Millennials couldn't care less about the news.

That's according to the research of University of Texas at Austin journalism professor Paula Poindexter. Young people do not make it a priority to stay informed because they feel that media talks down to them, comes off as propaganda or is just plain boring, Poindexter found. They also think most news media do not cover issues important to them.

Some of her findings for her new book, “Millennials, News, and Social Media: Is News Engagement a Thing of the Past?", include:

  • Most millennials give the news media average to failing grades when it comes to reporting on their generation.
  • Millennials describe news as garbage, lies, one-sided, propaganda, repetitive and boring.
  • When they consume news, millennials are more likely than their baby boomer parents to access news with smartphones and apps and share news through social media, texting and email.
  • Most millennials do not depend on news to help with their daily lives.
  • The majority of millennials do not feel being informed is important.

Is this a problem? Poindexter worries in the future no one will be consuming the news, which is a citizen's duty to some.

"We can’t continue to ignore the problem," Poindexter said. "The older generation is dying out. Who will be the role model encouraging future generations to be informed?"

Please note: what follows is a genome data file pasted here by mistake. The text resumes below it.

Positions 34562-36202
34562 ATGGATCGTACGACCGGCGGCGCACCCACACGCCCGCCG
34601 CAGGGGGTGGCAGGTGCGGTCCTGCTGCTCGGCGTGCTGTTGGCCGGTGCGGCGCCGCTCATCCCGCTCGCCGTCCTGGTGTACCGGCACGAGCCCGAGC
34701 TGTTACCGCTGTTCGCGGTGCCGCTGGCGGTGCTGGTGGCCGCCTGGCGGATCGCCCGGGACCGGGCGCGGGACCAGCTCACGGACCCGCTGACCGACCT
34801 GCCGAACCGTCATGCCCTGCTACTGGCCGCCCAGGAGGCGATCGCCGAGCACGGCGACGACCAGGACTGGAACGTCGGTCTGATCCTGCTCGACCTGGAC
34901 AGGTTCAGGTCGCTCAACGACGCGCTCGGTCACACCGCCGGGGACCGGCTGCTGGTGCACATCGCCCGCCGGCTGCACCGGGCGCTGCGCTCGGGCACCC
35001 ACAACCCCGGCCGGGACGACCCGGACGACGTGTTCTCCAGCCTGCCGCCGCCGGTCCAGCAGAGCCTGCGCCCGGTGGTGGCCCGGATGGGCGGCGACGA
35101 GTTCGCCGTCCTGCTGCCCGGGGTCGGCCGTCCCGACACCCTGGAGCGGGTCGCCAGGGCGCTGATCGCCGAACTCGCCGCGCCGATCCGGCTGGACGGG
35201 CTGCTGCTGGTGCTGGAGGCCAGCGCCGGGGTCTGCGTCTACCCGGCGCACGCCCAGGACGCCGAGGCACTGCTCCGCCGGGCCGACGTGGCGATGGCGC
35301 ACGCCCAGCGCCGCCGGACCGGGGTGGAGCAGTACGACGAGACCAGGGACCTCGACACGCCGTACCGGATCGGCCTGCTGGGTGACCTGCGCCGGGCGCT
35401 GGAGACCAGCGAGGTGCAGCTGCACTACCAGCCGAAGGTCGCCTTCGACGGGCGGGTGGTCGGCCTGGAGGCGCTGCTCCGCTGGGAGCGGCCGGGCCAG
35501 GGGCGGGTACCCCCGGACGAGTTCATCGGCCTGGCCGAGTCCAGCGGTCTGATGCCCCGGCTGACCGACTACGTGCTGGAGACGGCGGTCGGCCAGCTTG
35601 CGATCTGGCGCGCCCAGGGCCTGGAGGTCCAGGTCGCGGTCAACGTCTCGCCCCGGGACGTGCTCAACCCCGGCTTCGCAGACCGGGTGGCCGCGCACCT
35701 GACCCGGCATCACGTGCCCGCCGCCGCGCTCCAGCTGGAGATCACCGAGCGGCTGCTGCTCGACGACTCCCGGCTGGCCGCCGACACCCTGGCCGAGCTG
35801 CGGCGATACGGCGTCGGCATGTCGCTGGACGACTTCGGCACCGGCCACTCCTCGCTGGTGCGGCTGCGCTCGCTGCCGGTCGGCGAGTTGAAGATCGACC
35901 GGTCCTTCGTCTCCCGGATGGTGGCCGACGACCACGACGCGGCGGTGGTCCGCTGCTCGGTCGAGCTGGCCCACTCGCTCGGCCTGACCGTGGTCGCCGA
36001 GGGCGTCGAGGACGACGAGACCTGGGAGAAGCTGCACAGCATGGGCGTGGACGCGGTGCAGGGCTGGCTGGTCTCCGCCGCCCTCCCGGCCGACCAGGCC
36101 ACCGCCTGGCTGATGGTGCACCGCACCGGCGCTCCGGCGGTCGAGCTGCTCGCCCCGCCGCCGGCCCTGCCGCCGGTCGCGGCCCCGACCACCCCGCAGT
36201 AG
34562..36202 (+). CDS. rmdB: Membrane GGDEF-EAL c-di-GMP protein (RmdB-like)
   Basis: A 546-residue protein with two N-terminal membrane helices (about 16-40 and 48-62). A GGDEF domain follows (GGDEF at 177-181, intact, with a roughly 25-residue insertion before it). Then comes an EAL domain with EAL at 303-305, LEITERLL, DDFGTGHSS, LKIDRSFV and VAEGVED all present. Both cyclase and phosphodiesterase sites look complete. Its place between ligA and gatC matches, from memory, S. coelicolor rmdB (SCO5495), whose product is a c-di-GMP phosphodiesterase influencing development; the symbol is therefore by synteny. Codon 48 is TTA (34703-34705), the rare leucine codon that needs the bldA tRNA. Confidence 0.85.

The Pew Research Center has shown young people overwhelmingly get their news from the Internet, and to an extent from television. Among the various age groups, 18-29 year-olds are the only group to show a significant difference in what type of media they prefer.

Poindexter's book lays out more than two dozen best practices for news coverage on millennials, according to a release. Poindexter also created a course titled “Journalism, Society and the Citizen Journalist,” which she hopes will address young people's disengagement.

“The news media, journalism schools and all stakeholders who care about having an informed society in the future must get involved if we are to avoid becoming a nation of news illiterates,” Poindexter said.

The Daily Texan, the UT student newspaper, reported on the issue and cited one of their columnists, Douglas Luippold, who agreed that most media don't serve the needs of millennials. The Texan also spoke with UT journalism senior Jena Cuellar who pointed out an article from the New York Times, which begrudged millennials for moving in with their parents after graduating college.

"The [media] is belittling us and talking down [to] us," Cuellar said. "They're not ignoring us, but they're not making us feel good either."

There's no shortage of Times articles proving his point.

One asked "Why are so many people in their 20s taking so long to grow up?" An op-ed called millennials the "Go Nowhere Generation."

Several articles were run this year about recent college graduates moving back home, citing a statistic which PolitiFact rated as false, but not before Karl Rove's Super PAC ran an ad blaming the "boomerang generation" on President Obama. Contrary to the claim repeated by CNN, Time and others (admittedly including The Huffington Post at one point), that 85 percent of recent grads moved back in with mom and dad, the actual rate is closer to 40 percent.

Michael J. Rosenfeld, an associate professor of sociology at Stanford University, pointed out on the Times' website a rate of 40 to 45 percent isn't bad at all compared to historical census data.

If millennials truly do feel spoken down to in the media, it's no wonder so many claim to get their news from comedians like Jon Stewart and Stephen Colbert.

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